Ed Han: Oh, obviously, let’s assume for the sake of argument we’re speaking strictly of a chronological format resume, versus the functional or the hybrid resume.
Mac Prichard: Okay, that sounds good.
Ed Han: Because you know, obviously, that’s the closest we’re gonna get to an apples to apples comparison. So with that understanding, certainly the structure of “here’s my work experience, etc.” that’s very straightforward. And LinkedIn does really ape the chronological resume format, what with the main summary and then the experience, and then the educational information towards the end, which of course is a little bit frustrating right now because with the new interface you can’t rearrange those things with the freedom that you previously had.
But certainly you could take the broad headings anyway. And certainly that would make a lot of sense.
Mac Prichard: So we were talking, Ed, about using a chronological resume as a starting point for building your LInkedIn page and you were saying that it can help you as you build out that LinkedIn page. Are there things you shouldn’t do when drawing out content from your resume for your LinkedIn profile?
Ed Han: I definitely think there are certain things that should be avoided, again, as a best practice. So the things that I would recommend doing are: number one, please don’t simply copy and paste the experience from each position that was held. There’s a couple of reasons for that. Typically speaking, most job titles, the day to day functions, are fairly straightforward. Most people understand what those things are going to be. But in the resume, that’s where you really want your accomplishments to be. And I don’t think that’s the kind of thing that most job seekers want to add on to their LinkedIn profiles. It’s very easy to find very specific keywords, in the LinkedIn profile, and heaven knows, that’s what I do everyday all day.
But the actual resume itself, that’s where you really want the accomplishments to stand out, so whatever abbreviation you like for the behavioral interview format, response, that certainly would be something that I would reserve for a resume.
Mac Prichard: Okay, that’s interesting. I want to just explore for a moment. Do you think it’s not a good idea to list your accomplishments on LinkedIn, or are you saying that people should just take a different approach?
Ed Han: I think it’s better not to include all of the accomplishments on LinkedIn, and the reason for my saying that is, what will happen is that perhaps you’ve listed your accomplishments but then because you listed accomplishments, someone who’s looking at the resume might have you in mind for a different role, may not necessarily see the accomplishments he or she is particularly keen on seeing. And then you have the problem again, of one size fits all, then you come to a place where you kind of want to list all of your accomplishments and then once you’ve done that, you’ve given them no reason to contact you.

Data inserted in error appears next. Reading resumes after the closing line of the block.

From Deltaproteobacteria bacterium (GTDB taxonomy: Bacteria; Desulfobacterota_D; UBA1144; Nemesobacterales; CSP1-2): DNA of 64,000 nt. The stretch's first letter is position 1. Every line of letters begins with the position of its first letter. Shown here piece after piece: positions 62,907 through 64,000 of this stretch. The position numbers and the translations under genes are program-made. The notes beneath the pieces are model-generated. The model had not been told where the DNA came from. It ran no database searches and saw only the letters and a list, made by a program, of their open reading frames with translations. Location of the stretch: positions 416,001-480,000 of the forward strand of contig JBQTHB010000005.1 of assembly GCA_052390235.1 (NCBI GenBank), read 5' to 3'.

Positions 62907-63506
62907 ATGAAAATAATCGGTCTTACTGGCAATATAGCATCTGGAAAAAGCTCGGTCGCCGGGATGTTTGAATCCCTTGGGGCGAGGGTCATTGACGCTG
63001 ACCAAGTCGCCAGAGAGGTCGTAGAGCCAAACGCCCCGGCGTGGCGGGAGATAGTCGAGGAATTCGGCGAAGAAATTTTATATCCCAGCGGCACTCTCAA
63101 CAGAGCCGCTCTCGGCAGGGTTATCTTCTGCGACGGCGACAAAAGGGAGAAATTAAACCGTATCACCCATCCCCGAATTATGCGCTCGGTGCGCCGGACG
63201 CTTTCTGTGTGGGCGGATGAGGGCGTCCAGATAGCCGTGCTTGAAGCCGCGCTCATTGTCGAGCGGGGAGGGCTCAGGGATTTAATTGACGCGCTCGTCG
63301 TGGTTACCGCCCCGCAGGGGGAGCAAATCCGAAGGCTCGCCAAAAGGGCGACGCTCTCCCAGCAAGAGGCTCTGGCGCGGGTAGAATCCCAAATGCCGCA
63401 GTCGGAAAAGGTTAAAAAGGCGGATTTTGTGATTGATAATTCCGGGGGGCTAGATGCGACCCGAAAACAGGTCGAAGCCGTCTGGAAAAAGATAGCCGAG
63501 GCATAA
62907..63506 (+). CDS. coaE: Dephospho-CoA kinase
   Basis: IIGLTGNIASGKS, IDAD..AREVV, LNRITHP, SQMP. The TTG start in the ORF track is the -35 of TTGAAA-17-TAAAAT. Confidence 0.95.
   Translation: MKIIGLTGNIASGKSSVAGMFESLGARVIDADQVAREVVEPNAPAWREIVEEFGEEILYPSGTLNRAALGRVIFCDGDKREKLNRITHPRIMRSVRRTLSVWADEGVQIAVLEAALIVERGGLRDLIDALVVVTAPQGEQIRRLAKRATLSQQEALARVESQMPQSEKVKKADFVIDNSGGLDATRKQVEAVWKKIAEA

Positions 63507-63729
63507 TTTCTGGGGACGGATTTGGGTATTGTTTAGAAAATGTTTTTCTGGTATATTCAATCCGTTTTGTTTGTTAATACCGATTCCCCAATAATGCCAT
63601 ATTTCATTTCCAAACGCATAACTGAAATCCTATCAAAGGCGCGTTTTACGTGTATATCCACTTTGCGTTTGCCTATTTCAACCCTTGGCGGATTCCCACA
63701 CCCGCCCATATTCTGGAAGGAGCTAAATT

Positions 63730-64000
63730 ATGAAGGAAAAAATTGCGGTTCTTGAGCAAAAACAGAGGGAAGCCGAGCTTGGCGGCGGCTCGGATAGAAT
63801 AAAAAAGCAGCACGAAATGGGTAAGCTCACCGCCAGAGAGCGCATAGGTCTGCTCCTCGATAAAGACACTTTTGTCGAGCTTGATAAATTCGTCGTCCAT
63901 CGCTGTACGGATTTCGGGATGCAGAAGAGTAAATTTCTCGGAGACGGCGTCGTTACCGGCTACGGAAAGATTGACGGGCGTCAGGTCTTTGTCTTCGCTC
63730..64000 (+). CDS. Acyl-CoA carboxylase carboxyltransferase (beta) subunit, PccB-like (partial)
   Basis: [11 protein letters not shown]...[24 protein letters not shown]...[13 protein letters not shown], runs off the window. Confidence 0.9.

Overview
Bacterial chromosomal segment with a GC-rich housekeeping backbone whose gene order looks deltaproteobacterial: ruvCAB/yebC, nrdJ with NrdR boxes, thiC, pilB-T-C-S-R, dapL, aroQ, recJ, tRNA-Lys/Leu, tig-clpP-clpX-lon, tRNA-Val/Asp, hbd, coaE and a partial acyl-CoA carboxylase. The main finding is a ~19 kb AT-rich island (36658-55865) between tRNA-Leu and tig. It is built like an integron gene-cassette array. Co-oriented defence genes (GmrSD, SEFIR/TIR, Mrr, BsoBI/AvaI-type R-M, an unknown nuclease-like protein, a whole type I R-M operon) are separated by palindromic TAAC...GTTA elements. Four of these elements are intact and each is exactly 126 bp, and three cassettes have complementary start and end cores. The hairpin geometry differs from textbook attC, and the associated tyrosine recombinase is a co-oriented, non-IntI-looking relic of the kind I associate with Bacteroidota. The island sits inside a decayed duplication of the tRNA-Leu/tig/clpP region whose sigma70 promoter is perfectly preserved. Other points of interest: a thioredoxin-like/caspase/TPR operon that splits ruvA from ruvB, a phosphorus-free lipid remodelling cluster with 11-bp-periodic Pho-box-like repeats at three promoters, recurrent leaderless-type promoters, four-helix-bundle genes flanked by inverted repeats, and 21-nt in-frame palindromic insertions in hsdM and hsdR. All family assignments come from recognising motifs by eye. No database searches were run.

Mac Prichard: So, Ed, what’s your best advice about when describing your experience on LinkedIn to give a reader that reason to contact you. How can people stand out and incentivize somebody after they read your page to say, “Oh gosh, I want to talk to that person?”
Ed Han: Sure, Mac, and I’m really glad you asked that as well. So, certainly you want your LinkedIn profile to be very keyword SEO compliant. And certainly job seekers have a pretty good idea of what kind of keywords should apply for the kinds of roles that they’re targeting. Developers certainly understand these things, and certainly anyone who works in social and digital media would know that really well. But if someone is uncertain what terms would really apply, they should certainly do a survey of the kind of job descriptions that they’re seeing that interests them and make sure they’re identifying commonalities in the keywords that are being sought in those job descriptions.
Mac Prichard: Great. Now Ed, I know you’re a big fan of master resumes. Can you tell our listeners what a master resume is and how it can help you not only when you’re building out applications that require a resume but also constructing your LinkedIn page?
Ed Han: Of course, how can you do that? So, I’m a huge fan of the master resume and let me be clear about what I mean when I say master resume. What I mean by that is the full work and educational experience that a job seeker has earned. So, even though perhaps you’re going back to your very first job, you know, after leaving school, then yes, that’s the kind of thing I’m talking about. In addition to that, I am talking about a master list of the accomplishments that a job seeker has achieved as well. I think this is extremely important Mac, so I’m sure your listeners are very familiar with the accomplishments that could appear as bullets for each entry in a resume.
And the reason I’m big on the master list of accomplishments is because of two things; number one- having that list handy makes it a lot easier to customize resumes on the fly. So you can speak to persistence, you can speak to work ethic, you can speak to thinking outside the box, and all these other kinds of traits, that job descriptions like to emphasize. And that makes it a lot easier to do these things.
But here’s the other thing; as anyone who’s been through a job search knows, sometimes your job search day has not gone well and you need to recharge a little bit perhaps. Maybe you’ve had a discouraging day, and certainly, having managed my own searches in the past, I know I certainly did. But the beauty of the masters list of accomplishments is that you can pull it out when you’re having such a day and remind yourself of the amazing things that you have done in your career.